This chapter provides general information on studies of pilgrimages throughout Latin America. The studies and bibliography contain references to colonial period sources on pilgrimage in the region. Many references can be found only in local publications.
Zambrano, Carlos V. Epifanías de la etnicidad: Estudios antropológicos sobre Vírgenes y santos en América Latina. Bogotá, Colombia: Corporación Colombiana de Investigaciones Humanísticas, 2002.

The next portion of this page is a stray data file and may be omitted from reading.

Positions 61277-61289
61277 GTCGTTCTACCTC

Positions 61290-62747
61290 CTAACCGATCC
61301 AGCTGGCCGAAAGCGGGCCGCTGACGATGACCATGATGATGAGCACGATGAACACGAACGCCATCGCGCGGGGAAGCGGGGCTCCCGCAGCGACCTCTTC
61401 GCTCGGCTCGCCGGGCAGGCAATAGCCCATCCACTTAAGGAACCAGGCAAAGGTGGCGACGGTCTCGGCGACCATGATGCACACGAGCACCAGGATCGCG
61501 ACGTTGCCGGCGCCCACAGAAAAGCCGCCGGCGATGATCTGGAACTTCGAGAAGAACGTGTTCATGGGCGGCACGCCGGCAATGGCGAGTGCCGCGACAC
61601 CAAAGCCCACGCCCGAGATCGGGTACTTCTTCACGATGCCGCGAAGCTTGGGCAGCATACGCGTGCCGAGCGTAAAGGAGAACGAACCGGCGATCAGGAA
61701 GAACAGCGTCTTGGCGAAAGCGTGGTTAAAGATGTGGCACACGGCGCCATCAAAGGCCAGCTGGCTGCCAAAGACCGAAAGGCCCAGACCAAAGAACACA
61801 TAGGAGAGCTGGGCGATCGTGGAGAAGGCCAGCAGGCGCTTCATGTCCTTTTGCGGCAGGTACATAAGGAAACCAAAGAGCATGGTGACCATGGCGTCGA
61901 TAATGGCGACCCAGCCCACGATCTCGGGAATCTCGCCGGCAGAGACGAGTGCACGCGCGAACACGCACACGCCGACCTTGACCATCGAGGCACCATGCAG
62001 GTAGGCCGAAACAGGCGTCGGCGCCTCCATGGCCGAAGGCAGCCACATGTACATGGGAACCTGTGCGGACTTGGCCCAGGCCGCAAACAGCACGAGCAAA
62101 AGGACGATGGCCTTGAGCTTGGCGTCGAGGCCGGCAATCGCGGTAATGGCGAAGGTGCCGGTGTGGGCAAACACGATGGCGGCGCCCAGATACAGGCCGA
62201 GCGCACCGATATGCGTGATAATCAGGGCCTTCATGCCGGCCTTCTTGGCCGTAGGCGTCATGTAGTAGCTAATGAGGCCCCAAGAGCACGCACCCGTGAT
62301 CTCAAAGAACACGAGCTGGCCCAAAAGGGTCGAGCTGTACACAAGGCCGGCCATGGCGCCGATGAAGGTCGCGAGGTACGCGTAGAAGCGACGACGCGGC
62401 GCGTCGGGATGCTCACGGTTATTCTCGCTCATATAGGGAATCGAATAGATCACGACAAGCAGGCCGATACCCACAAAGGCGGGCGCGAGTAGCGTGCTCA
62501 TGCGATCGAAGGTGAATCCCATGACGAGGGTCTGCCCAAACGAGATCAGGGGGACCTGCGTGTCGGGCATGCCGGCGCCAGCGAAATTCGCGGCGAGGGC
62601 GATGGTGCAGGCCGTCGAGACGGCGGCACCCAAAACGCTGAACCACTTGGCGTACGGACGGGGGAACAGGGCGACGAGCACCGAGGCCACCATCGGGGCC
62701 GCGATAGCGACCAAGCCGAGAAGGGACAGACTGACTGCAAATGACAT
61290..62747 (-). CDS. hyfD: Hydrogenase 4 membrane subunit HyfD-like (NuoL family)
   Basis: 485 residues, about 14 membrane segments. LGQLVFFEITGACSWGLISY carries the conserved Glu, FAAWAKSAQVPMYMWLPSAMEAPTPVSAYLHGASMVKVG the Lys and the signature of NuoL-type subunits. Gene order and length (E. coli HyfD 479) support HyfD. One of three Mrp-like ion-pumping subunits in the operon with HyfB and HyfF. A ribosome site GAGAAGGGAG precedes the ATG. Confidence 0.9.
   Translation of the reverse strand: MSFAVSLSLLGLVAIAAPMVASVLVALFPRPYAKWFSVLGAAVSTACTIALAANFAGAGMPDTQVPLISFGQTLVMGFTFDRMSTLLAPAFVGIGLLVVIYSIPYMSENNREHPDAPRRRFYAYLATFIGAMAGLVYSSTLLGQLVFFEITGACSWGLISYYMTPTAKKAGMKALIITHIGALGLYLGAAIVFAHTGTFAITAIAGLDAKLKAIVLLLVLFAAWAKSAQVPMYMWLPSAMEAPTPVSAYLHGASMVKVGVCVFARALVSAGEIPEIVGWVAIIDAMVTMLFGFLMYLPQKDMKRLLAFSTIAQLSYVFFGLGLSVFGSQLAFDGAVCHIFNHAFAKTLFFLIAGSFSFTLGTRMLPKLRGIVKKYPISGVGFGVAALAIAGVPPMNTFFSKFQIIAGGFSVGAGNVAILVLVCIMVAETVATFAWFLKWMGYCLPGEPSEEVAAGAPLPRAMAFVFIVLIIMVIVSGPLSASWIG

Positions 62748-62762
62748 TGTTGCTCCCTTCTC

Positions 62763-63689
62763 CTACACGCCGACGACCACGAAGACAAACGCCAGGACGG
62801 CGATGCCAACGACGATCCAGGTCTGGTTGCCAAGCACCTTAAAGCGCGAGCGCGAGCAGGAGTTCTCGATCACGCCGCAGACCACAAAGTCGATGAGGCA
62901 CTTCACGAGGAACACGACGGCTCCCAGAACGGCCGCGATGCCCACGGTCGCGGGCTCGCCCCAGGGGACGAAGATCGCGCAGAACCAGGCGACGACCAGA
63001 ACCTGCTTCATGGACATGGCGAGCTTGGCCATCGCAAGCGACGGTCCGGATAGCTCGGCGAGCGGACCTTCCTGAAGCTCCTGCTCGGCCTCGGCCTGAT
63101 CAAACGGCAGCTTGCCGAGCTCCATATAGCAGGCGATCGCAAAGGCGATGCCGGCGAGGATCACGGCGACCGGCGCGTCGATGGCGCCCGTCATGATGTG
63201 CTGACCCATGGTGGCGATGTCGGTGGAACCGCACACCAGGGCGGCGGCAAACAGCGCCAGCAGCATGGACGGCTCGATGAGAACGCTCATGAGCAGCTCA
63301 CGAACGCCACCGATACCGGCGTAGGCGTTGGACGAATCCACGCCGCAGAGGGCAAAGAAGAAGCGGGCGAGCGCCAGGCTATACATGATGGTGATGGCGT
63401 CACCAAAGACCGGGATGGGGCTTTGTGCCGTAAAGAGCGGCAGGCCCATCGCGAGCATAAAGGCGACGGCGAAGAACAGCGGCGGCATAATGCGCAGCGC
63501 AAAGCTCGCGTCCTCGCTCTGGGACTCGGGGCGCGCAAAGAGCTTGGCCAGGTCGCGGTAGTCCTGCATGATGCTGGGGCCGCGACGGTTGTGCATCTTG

Most chapters in this edited volume contain relevant studies on sanctuaries and pilgrims in Latin American countries and the Caribbean. Information on the symbolism of sacred images and their importance in colonial and modern times are given. There is also information on pilgrimage routes in Colombia.